The Violet Hour – Max & Louie Productions

Website Review

Andrea Torrence –, August 27, 2012

“It’s that time — that wonderful New York hour when the evening’s about to reward you for that day”. This quote from one of the characters, Denis McCleary, is how he explains the title for his book, and serves as the title for Richard Greenberg’s 2003 play, The Violet Hour.

It’s 1919, and everything takes place within the tight, messy New York office of John Pace Seavering (Drew Pannebecker), a recent graduate and fledgling publisher, and his loyal but overwrought assistant, Gidger (Antonio Rodriguez).

John gets a visit from his ex-college roommate, Denis McCleary (Jake Ferree), anxious to find out if John has had a chance to read his book. Anthology is more like it, as the tome that Denis has written takes up 3 crates worth of space in the office. Denis has just quit his job, and needs to have his book published so the rich father of his girlfriend Rosamund (Betsy Bowman) won’t think he’s a complete loser. Denis and John are very different, but obviously very close friends. We are then introduced to John’s secret lover, an African-American songstress named Jessie Brewster (Monica Parks). She’s got a book she wants published, too — her memoirs. She hopes to set the record straight about her life growing up as the daughter of a sharecropper. Although Jessie is about 14 years older than John, he admires her struggles and accomplishments.

Problem is, although John’s father is loaded, John only takes a pittance for himself. Because he is confined by limited resources, he can only afford to publish one book. While grappling with his decision about which book to publish, Gidger hails the unexpected arrival of an unusual machine that after awhile, spews out page after compelling page that John and Gidger can’t tear themselves away from.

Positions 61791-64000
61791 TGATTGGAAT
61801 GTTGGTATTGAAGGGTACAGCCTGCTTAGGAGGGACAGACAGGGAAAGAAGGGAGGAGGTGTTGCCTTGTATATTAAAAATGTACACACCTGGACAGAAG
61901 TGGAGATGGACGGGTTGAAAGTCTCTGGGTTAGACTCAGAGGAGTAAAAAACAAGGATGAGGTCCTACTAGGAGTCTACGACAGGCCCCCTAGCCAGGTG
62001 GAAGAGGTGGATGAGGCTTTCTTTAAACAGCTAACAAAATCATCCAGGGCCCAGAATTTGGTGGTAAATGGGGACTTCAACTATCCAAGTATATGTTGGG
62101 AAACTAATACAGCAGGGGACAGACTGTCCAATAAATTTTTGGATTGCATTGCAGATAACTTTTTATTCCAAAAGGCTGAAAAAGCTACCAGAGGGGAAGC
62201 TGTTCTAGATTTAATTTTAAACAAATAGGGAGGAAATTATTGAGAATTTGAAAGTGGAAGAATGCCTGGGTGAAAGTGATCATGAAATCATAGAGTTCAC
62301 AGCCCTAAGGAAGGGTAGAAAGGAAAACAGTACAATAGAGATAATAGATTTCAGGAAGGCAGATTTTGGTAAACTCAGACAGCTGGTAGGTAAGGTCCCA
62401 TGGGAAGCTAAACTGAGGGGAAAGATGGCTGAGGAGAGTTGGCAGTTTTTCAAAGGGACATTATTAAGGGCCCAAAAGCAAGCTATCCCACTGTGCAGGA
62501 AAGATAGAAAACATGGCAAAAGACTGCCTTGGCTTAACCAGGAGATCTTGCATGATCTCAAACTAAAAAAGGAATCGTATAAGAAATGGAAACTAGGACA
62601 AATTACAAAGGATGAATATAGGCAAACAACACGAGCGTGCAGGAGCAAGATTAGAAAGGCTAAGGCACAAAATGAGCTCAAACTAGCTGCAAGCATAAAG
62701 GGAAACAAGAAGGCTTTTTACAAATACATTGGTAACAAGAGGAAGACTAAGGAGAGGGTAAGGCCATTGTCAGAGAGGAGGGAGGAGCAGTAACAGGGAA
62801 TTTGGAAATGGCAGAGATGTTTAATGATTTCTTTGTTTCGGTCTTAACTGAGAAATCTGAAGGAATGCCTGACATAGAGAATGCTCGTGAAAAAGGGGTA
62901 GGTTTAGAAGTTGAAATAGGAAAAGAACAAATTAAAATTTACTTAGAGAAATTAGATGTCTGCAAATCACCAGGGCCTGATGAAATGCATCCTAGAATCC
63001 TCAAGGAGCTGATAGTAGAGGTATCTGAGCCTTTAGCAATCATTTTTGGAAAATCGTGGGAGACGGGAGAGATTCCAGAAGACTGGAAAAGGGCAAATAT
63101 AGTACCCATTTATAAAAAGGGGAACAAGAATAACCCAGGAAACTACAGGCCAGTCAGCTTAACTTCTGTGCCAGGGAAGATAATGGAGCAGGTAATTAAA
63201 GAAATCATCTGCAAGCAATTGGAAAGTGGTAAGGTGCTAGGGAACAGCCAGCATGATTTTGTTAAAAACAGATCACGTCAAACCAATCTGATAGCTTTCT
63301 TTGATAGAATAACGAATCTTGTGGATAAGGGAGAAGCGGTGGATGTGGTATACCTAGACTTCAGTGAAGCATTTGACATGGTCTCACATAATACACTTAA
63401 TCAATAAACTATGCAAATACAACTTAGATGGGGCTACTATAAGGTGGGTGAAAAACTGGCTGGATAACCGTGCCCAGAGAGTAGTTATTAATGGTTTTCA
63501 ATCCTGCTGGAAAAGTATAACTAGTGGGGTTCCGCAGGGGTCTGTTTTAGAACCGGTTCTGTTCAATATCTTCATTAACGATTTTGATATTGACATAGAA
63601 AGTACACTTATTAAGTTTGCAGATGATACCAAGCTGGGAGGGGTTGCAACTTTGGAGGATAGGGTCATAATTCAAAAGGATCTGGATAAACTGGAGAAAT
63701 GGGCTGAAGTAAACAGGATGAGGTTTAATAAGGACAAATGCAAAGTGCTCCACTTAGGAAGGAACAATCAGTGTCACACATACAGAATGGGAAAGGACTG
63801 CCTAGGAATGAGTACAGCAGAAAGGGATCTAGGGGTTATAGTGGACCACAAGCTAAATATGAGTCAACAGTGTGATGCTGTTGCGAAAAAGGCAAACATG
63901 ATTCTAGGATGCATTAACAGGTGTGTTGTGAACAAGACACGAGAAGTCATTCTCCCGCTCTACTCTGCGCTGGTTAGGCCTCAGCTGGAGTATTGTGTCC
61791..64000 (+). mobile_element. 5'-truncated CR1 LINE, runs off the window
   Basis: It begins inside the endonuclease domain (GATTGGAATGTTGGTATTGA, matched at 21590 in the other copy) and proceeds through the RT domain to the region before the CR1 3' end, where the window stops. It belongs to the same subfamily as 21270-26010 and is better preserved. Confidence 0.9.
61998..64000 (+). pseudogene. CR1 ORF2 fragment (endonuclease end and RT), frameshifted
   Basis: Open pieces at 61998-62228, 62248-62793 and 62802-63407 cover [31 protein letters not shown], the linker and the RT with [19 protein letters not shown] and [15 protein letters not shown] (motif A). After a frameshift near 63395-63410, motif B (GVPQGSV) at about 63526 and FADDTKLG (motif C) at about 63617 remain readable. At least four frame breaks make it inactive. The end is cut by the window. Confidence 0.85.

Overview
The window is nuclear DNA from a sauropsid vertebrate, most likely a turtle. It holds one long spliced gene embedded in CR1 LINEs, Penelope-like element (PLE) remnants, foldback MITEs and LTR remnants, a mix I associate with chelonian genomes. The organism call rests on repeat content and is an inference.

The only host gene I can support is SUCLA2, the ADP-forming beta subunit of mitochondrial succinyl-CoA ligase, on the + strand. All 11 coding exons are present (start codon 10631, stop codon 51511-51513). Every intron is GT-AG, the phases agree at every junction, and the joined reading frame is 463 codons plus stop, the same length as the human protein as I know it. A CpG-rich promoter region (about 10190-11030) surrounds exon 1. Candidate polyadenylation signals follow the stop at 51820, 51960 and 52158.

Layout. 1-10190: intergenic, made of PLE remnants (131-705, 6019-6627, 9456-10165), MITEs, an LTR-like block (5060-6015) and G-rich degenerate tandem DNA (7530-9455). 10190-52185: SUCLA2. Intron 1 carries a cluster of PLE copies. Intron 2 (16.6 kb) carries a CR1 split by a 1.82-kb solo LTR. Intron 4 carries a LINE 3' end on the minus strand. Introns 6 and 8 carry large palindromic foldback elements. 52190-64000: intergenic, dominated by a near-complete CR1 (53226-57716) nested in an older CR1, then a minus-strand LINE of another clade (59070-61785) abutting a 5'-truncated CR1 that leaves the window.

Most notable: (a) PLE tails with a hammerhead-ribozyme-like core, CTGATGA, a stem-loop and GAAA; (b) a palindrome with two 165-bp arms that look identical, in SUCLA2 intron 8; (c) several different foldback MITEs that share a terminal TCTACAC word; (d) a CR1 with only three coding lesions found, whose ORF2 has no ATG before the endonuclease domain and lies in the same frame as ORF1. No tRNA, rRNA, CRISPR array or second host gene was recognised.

Here’s where my personal predicament comes in regarding how much to disclose of the absorbing second act. Hmmm… Let’s just say that this machine informs John and Gidger’s perspective of the world, while giving their own lives, and those around them, a startling perspective of their own.

Under Sydnie Grosberg Ronga’s wonderful direction, this talented cast skillfully drives Greenberg’s plot to it’s unpredictable last scenes. Drew Pannebecker gives us a clearly drawn, pedigreed John Pace Seavering in a great performance. Jake Ferree as Denis McCleary makes for a perfect counter-part to Pannebecker as his effusive pal, full of big plans for the future and hopelessly in love. The always rock-solid Antonio Rodriguez provides the comic relief as Gidger in a memorable turn, full of manic energy, but he keeps himself from going over the top. Betsy Bowman’s Rosamund Plinth, McCleary’s love interest, is pitched as upper-crust, but slightly off-kilter, and Monica Parks gives Jessie Brewster an air of worldly elegance.

Mark Wilson’s handsome set is framed with projections of arched windows, and is complimented by Maureen Berry’s provocative lighting design. Amanda Werre’s sound design can be a little abrupt in a couple of places, but otherwise adds to some of the more surreal moments of the play very nicely, and Ryan Hanson provides the cast with some very handsome costumes.

I wish I could give more details, but well… just go check it out for yourself! It’s an intriguing, enjoyable play that leaves a solid impression.